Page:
What would these platforms themselves have looked like? We can get a pretty good sense a few blocks away by stepping into the Gateway Ramp, at 4th Ave. S. and 3rd St. S., across from the Depot on Washington. A Watergate-era parking ramp also containing a major transit hub, the interior looks exactly like the sort of bland, dumpy, but oddly charming structure that Minneapolis would have built in 1974 to shelter subway riders. The interior is red painted cinderblock, and beige floor tile, and it has everything else you need – painted wayfaring signage in Helvetica, mid-century clocks in wire cages, poured concrete benches, transit schedules on wall displays, and flickering fluorescent lights. Tucked inside a hulking concrete structure and exiting into a waiting area for Metro Transit buses, it even has a faintly subterranean feel.
The Helvetica wayfaring information painted on the wall seems to have been a favorite of parking garage designers of the period. The Loring/Hyatt Parking Ramp near Loring Park has NICOLLET MALL painted on the wall near the exit, in a near-Helvetica sans-serif with a helpful arrow motif pointing out the door. There’s no reason to think this type of painting wouldn’t have been used extensively in denoting rail stops. Many of the older ramps have bold, color-coded painted floor numbers on each level, not just in Helvetica but other serious-minded postwar typefaces like Eurostile. Station designers could easily have taken a similar approach.
Apart from building materials and typographical conventions, it’s in the parking garages that you really get a taste for the grimy, unglamorous realities of the sort of public infrastructure that subway stations embody. Almost every ramp has concrete stairwells, painted and repainted with off-white latex, aging CC cameras and fluorescent lights overheard. It’s these stairwells that really seem familiar to veteran subway riders – or, I might say, smell familiar, since they most commonly carry the faint-but-pungent blend of industrial strength cleaner, moisture, and exhaust fumes, with the slightest hint of urine that characterizes most older mass transit systems.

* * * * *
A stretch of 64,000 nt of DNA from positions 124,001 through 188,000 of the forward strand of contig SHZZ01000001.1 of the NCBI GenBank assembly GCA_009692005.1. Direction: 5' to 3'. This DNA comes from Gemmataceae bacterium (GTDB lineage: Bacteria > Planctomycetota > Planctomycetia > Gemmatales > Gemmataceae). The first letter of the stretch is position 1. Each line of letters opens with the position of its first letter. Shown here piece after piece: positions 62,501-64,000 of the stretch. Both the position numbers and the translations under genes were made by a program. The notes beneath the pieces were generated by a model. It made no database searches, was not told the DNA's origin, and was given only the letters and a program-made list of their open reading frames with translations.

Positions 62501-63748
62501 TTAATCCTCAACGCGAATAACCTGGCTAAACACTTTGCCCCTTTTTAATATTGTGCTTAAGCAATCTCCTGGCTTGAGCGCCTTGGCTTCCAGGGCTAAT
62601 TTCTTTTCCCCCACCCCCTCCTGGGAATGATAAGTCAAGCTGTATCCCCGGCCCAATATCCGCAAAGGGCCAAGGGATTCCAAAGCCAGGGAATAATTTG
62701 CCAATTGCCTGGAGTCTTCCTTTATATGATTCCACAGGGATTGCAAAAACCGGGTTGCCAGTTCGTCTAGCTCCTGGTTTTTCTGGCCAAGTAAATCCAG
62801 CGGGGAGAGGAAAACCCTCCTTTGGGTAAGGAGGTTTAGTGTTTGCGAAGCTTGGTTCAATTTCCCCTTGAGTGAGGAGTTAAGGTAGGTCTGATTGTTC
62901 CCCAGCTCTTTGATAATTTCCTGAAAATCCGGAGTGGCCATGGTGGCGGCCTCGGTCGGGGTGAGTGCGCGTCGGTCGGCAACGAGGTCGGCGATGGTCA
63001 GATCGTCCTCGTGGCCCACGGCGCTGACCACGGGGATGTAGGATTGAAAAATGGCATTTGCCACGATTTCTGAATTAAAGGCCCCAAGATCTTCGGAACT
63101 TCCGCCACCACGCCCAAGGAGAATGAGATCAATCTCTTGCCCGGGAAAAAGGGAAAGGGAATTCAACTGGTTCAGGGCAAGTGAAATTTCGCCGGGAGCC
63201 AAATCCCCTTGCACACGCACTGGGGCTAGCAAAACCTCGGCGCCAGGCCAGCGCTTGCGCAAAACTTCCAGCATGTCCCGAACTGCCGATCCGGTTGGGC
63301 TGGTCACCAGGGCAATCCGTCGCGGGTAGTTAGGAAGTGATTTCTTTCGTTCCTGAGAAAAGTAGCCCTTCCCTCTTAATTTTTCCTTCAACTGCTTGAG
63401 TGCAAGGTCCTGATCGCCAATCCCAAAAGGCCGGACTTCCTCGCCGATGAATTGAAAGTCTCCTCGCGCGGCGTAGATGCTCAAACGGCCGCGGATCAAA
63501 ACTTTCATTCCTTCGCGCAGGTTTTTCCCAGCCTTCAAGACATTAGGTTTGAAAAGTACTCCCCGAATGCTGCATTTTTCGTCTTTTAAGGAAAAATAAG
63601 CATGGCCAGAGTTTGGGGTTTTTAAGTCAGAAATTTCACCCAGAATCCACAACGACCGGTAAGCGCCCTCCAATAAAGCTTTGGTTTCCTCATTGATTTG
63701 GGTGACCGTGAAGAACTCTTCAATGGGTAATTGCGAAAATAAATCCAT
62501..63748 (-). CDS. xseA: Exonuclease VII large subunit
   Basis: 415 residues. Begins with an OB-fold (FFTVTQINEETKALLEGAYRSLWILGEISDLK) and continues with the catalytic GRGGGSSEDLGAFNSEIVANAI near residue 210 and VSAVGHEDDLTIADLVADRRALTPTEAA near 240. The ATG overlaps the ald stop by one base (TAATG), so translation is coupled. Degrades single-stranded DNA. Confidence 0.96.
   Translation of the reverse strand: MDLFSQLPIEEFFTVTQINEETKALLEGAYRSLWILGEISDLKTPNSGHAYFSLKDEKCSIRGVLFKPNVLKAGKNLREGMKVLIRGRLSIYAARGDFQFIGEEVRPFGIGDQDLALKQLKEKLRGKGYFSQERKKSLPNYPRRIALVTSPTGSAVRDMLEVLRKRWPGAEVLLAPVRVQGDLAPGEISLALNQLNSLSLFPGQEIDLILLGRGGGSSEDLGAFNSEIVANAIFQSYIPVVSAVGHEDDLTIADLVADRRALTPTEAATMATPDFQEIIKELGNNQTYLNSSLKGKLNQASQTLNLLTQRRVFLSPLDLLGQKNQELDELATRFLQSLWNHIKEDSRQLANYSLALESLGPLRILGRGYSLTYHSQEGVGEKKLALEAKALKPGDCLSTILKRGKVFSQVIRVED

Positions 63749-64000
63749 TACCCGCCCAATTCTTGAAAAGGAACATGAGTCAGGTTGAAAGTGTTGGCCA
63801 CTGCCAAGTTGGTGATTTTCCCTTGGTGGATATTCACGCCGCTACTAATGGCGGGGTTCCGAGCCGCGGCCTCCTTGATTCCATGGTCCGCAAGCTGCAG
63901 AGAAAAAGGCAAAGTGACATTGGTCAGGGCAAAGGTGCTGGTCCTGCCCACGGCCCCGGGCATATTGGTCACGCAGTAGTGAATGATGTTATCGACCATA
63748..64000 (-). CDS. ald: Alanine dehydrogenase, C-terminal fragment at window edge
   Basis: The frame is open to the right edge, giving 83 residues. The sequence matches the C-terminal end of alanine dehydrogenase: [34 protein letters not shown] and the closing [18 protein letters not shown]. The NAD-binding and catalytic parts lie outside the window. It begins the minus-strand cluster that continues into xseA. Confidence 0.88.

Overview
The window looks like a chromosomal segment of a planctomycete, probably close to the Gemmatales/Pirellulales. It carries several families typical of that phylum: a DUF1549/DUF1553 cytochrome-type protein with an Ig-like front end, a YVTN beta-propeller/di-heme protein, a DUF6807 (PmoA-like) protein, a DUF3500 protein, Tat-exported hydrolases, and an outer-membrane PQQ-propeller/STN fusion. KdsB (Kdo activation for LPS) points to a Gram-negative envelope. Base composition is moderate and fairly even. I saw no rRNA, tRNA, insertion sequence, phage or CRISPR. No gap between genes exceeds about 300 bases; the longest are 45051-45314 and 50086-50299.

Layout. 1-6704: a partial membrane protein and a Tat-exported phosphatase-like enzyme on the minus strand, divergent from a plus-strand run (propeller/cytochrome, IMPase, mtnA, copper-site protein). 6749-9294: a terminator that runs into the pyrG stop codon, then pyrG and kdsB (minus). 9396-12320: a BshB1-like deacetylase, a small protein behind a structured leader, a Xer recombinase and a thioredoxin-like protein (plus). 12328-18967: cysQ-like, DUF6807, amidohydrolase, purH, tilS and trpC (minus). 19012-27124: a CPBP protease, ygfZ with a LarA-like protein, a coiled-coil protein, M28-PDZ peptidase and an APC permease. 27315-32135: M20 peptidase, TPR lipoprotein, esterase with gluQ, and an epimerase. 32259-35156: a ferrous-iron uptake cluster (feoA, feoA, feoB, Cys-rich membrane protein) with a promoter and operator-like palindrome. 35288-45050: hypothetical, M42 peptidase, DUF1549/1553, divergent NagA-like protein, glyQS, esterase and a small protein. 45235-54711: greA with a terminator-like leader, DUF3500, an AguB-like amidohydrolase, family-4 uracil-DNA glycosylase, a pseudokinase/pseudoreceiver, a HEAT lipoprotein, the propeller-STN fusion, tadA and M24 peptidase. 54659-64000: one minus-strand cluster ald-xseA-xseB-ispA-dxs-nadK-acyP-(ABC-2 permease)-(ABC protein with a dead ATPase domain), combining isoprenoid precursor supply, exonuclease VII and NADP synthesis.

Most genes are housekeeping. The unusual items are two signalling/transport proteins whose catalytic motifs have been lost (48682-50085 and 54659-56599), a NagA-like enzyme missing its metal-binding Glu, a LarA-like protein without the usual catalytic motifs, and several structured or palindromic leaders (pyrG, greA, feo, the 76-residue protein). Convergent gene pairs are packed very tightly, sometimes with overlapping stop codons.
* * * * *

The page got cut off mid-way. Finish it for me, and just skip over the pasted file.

The skyways are also useful for glimpsing into this fantastical subterranean world. Since each individual skyway is owned by the building it’s connected to, and since they weren’t all built at the same time, there’s no uniformity to them in terms of layout, design, aesthetics, or architectural style. But the older ones have the sort of unfussy, utilitarian appeal that translates. Much of the signage, especially in the parts of the City Center that remain un-remodeled, is reminiscent of what you might have found in transit signage of the ’70s. Even the name, “City Center,” sounds more like a prestigious, high-use subway terminal than a cruddy downtown retail development. Again, Helvetica dominates around here – look at the exit out onto Hennepin Avenue, or the change boxes for the automated ticket machines. Helvetica is most associated with the New York City subway system, but is also used in Chicago and Washington, D.C. It’s fair to imagine it would have gotten a good workout here, too.
While all these photos viewed together can’t create the perfect illusion of a mythical 1970s Minneapolis subway system, they can create a pretty accurate sense of what it might have looked like. All it takes is some judicious visual editing, a little imagination, and a willingness to see every use of Helvetica in a public space as part of a larger aesthetic that informed not only skyways and parking garages in America, but also larger systems. That’s what alternate historical architectural criticism is all about.